In research reported this week at the IEEE International Symposium on Hardware Oriented Security and Trust, in Washington, D.C., the Alabama engineers’ erase-time technique was able to identify recycled flash with as little as 3% usage with 100% confidence.


OK, but as it says, Flash is designed to last 10 years or more. Is 3% really enough to make a difference?
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Xiaomi is more like Facebook than Apple • Bloomberg

Tim Culpan:


“We pioneered an amazing, innovative business model underpinned by courage and trust,” founder Lei Jun said in an open letter accompanying its offer document Thursday in which he reiterated a pledge to cap hardware margins in favor of making money via services.

Reading through its 597-page prospectus, it’s apparent that in Xiaomi-speak, “services” means “serving ads.”

Xiaomi has done quite a job of monetizing device buyers beyond the initial transaction, tripling sales from the services segment over the past two years. Smartphones accounted for 70% of revenue last year and 46% of gross profit. Internet services, on the other hand, accounted for 8.6% of revenue but an outsized 39% of gross profit.

What surprised me most is how dependent this business is on advertising, which accounted for 57% of the category’s revenue last year. (Online games is the other major component.)

“We use our proprietary technologies and big data analytical capabilities to offer comprehensive and innovative services to our business partners and users.”

When you remember that “business partners” means advertisers, you start to understand that Xiaomi isn’t a rip-off of Apple Inc., as has been suggested, but is mimicking Facebook Inc.

Here’s how it works: Xiaomi sells a smartphone at near-cost, including its MIUI mobile interface. Through that, Xiaomi tracks your usage and learns what you might be interested in. It then starts suggesting apps, some of which will be Xiaomi-developed. Once installed, the company then has an ad-serving platform right in front of your eyes.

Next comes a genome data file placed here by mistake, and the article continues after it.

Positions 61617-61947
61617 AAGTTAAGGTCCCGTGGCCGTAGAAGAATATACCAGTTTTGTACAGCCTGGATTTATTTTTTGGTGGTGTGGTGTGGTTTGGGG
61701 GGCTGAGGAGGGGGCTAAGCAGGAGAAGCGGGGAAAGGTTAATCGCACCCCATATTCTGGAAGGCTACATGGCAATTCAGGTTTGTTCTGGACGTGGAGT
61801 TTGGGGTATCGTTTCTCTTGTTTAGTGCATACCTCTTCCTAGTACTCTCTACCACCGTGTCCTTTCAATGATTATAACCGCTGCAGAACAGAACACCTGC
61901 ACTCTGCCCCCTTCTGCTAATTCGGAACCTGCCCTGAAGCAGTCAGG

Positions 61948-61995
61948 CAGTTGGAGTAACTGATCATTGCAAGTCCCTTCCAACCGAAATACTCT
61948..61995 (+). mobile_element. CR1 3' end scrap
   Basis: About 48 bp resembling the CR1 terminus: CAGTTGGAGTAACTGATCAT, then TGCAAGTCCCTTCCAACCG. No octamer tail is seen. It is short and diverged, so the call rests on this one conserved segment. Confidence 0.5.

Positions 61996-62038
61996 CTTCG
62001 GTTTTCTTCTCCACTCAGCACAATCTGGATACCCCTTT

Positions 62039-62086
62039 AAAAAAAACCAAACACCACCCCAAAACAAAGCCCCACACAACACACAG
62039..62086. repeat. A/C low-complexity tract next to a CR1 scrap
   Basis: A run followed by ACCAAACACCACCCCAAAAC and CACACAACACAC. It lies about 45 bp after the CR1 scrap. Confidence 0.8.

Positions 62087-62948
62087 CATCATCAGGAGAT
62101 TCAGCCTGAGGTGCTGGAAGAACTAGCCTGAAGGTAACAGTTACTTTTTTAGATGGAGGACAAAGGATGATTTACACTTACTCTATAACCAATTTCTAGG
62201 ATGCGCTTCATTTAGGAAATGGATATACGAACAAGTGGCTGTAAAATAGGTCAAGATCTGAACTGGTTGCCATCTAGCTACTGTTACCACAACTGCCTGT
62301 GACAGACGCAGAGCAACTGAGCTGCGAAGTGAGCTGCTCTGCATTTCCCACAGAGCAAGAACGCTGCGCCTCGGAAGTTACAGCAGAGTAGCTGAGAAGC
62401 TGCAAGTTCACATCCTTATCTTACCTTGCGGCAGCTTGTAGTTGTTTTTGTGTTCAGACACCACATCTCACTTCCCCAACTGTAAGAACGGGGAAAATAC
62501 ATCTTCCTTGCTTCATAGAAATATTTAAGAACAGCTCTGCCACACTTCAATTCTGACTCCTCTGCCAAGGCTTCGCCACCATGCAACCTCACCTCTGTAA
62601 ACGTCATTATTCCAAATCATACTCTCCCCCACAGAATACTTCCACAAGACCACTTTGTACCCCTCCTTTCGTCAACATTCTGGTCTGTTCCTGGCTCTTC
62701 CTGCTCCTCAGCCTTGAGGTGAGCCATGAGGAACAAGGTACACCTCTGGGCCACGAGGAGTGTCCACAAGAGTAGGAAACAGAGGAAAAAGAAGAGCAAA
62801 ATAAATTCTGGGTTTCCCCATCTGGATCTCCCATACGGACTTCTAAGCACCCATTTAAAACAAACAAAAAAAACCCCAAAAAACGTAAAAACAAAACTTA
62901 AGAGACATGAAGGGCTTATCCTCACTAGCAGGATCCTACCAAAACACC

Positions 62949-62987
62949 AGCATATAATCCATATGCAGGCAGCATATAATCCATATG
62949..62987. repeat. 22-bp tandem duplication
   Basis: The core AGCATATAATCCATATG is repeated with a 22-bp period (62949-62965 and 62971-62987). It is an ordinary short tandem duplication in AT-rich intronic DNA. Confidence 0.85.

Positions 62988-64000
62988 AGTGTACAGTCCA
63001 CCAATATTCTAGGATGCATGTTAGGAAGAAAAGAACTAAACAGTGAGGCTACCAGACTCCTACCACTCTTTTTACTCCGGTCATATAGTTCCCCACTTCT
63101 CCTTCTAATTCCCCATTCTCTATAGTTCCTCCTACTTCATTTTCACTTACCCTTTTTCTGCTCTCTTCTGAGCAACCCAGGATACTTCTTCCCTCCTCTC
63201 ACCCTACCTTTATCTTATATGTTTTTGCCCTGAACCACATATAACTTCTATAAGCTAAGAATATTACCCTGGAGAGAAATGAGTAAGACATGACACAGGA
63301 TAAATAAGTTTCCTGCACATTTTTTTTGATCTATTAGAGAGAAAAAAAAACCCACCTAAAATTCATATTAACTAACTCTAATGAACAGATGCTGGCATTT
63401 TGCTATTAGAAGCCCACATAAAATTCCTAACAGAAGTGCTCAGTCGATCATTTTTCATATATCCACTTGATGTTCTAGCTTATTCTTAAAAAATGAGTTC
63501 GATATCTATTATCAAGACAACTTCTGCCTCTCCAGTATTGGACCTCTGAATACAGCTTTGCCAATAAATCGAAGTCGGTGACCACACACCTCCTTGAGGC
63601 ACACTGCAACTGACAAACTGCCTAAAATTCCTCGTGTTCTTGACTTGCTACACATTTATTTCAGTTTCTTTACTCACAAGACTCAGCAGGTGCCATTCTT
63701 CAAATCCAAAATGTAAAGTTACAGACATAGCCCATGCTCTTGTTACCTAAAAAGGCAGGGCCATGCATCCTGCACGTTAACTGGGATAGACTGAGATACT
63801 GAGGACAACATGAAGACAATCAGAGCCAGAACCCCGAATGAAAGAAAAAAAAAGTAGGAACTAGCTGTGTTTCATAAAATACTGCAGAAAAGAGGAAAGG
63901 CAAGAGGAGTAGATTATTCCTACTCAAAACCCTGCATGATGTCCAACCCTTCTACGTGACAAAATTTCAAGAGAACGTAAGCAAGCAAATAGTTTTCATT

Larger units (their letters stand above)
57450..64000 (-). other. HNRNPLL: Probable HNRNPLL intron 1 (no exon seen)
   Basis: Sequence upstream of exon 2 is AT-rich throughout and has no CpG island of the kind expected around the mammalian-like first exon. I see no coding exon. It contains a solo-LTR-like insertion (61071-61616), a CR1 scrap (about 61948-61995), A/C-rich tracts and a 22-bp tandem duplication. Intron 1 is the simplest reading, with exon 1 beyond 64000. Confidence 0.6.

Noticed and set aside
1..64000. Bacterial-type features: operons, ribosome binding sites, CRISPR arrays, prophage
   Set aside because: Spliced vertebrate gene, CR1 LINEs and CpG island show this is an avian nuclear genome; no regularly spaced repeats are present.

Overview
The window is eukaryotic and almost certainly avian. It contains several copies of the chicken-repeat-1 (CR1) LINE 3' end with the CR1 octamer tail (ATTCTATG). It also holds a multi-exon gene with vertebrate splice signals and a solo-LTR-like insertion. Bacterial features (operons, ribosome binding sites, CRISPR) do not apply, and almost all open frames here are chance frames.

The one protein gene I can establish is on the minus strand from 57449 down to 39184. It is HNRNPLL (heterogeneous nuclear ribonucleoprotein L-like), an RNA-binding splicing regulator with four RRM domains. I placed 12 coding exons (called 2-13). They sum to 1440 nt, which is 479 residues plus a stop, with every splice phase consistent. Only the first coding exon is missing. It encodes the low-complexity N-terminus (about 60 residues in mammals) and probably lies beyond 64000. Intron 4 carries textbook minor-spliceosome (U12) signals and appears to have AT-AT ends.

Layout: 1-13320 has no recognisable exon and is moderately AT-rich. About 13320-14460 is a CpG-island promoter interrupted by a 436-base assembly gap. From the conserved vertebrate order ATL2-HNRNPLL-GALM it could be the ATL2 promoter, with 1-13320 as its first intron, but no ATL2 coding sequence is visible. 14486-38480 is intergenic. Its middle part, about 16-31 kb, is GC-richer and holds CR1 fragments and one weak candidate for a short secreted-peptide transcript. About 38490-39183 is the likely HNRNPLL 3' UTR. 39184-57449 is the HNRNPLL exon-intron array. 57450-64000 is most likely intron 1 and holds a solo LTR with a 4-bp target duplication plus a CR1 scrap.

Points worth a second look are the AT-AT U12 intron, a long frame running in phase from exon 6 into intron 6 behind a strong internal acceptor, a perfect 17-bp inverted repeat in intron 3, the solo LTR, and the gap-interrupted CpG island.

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Facebook accused of introducing extremists to one another through ‘suggested friends’ feature • Daily Telegraph

Martin Evans:


Researchers, who analysed the Facebook activities of a thousand Isil supporters in 96 countries, discovered users with radical Islamist sympathies were routinely introduced to one another through the popular ‘suggested friends’ feature.

Using sophisticated algorithms, Facebook is designed to connect people who share common interests.

The site automatically collects a vast amount of personal information about its users, which is then used to target advertisements and also direct people towards others on the network they might wish to connect with.

But without effective checks on what information is being shared, terrorists are able to exploit the site to contact and communicate with sympathisers and supporters.

The extent to which the ‘suggested friend’ feature is helping Isil members on Facebook is highlighted in a new study, the findings of which will be published later this month in an extensive report by the Counter Extremism Project a non profit that has called on tech companies to do more to remove known extremist and terrorist material online.

Gregory Waters, one of the authors of the report, described how he was bombarded by suggestions for pro-Isil friends, after making contact with one active extremist on the site.

Even more concerning was the response his fellow researcher, Robert Postings, got when he clicked on several non-extremist news pages about an Islamist uprising in the Philippines. Within hours he had been inundated with friend suggestions for dozens of extremists based in that region.